Use this URL to cite or link to this record in EThOS: http://ethos.bl.uk/OrderDetails.do?uin=uk.bl.ethos.627980
Title: Genetic epidemiology of Prostate Cancer : a genetic approach to identifying casual modifiable risk factors for prostate cancer
Author: Chen, Lina
Awarding Body: University of Bristol
Current Institution: University of Bristol
Date of Award: 2013
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Abstract:
Prostate cancer is now the second most common cancer among men in many developed countries. A Western diet which is high in dairy products and low in vegetables is thought to increase risk of the disease. However, despite hundreds of observational epidemiological studies, the evidence for a causal relationship between many nutrients and prostate cancer risk remains inconclusive. Mendelian Randomization is a method which uses genetic variants that are robustly associated with modifiable exposures (i.e. the association is demonstrated and replicated in several independent datasets) to determine whether these exposures are truly causally related to disease outcomes. The aim of this project was to investigate the causal effect of several dietary factors (specifically calcium, selenium, vitamin C, vitamin D, milk/dairy consumption and cruciferous vegetable intake) and body mass index (BMI), on prostate cancer risk and aggressiveness at diagnosis, via Mendelian Randomization approach. Participants in this project were drawn from the ProtecT (The Prostate Testing for Cancer and Treatment) study and included 1566 screen-detected prostate cancer cases, 1824 age and general practice matched controls with unrestricted prostate specific antigen (PSA) values and 1183 low-PSA controls (PSA :5 0.5 ng/ml). Mendelian Randomization analyses provided limited evidence that high calcium concentrations in blood increased prostate cancer risk, whilst high vitamin D levels were protective against prostate cancer. In addition, BMI showed a weak inverse association with low grade prostate cancer. However, there was uncertainty in these results and others presented in the thesis due to lack of power. These findings suggest that nutrients and BMI could influence prostate cancer risk, but the results require independent replication, preferably in larger populations with more prostate cancer cases and using multiple genetic variants as instruments.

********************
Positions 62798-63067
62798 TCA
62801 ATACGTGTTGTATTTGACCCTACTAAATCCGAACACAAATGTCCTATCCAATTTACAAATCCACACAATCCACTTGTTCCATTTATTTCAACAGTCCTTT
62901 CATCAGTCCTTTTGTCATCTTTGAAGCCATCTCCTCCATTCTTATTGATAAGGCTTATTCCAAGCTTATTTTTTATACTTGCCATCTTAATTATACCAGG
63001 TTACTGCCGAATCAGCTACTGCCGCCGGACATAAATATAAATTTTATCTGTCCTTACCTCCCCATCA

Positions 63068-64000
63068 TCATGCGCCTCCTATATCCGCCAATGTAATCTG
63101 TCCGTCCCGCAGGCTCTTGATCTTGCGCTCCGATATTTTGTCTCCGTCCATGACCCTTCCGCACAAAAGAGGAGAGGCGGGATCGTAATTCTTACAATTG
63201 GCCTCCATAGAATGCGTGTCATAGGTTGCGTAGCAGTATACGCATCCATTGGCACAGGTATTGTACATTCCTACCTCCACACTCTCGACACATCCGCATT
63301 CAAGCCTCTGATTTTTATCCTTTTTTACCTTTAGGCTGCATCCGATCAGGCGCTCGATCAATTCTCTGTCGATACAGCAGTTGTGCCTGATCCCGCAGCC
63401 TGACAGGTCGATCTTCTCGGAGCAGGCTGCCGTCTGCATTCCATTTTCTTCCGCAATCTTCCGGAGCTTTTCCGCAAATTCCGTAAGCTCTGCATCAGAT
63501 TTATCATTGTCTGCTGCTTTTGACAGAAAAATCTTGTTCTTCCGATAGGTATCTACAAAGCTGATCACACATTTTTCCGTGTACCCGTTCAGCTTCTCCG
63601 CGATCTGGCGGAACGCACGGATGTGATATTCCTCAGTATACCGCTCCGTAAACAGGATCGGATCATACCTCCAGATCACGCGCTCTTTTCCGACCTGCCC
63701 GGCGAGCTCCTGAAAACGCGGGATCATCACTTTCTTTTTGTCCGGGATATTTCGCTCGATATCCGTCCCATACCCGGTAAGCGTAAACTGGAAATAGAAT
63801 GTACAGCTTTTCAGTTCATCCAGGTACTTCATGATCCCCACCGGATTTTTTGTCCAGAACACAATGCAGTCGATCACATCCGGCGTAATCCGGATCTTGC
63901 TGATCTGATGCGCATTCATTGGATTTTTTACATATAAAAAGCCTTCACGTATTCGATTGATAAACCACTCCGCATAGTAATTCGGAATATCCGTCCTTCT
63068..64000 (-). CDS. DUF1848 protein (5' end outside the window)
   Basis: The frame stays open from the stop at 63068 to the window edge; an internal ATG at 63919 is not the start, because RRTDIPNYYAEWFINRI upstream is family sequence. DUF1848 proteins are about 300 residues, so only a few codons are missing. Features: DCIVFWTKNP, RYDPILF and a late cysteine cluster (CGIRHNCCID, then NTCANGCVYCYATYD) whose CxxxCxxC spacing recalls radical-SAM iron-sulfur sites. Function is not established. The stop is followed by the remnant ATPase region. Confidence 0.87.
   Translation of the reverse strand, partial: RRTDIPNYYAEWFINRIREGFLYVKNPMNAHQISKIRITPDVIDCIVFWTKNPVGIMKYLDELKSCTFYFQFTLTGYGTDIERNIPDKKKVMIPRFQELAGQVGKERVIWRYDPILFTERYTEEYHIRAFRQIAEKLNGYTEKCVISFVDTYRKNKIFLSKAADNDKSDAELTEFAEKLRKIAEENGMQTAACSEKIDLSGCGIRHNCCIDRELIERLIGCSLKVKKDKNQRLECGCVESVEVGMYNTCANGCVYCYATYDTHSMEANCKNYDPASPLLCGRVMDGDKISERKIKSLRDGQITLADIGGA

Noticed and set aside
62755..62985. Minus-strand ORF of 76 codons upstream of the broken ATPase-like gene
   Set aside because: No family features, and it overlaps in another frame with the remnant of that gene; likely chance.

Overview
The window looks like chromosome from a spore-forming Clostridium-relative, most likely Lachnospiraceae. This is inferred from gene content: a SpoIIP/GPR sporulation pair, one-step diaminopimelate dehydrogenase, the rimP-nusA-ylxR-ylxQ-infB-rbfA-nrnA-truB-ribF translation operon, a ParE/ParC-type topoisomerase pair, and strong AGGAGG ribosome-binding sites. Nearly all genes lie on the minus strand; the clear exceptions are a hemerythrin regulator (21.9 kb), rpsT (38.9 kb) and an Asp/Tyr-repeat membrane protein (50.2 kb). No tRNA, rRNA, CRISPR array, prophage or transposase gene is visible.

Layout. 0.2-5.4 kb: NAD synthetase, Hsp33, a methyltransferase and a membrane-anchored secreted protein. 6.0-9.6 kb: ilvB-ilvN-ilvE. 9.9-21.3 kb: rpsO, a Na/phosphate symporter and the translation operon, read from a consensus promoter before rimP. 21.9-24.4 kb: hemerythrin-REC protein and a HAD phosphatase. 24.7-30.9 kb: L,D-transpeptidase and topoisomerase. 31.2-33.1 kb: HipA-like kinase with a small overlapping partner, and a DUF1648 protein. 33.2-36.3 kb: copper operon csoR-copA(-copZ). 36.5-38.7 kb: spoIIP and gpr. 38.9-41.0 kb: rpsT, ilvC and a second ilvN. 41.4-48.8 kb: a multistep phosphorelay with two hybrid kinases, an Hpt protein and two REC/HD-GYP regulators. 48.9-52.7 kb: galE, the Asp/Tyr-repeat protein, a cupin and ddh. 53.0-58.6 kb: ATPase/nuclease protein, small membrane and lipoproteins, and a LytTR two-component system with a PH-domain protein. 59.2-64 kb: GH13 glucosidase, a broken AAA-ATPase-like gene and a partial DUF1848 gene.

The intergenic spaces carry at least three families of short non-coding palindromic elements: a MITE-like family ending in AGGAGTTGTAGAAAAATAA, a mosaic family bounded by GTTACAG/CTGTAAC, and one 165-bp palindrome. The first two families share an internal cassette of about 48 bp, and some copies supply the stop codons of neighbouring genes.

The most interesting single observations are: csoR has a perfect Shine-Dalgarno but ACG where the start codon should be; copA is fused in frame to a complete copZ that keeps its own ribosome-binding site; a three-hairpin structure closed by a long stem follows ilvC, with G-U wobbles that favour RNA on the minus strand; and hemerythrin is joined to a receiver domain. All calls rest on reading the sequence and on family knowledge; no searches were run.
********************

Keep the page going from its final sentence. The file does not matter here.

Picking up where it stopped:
Supervisor: Not available Sponsor: Not available
Qualification Name: Thesis (Ph.D.) Qualification Level: Doctoral
EThOS ID: uk.bl.ethos.627980  DOI: Not available
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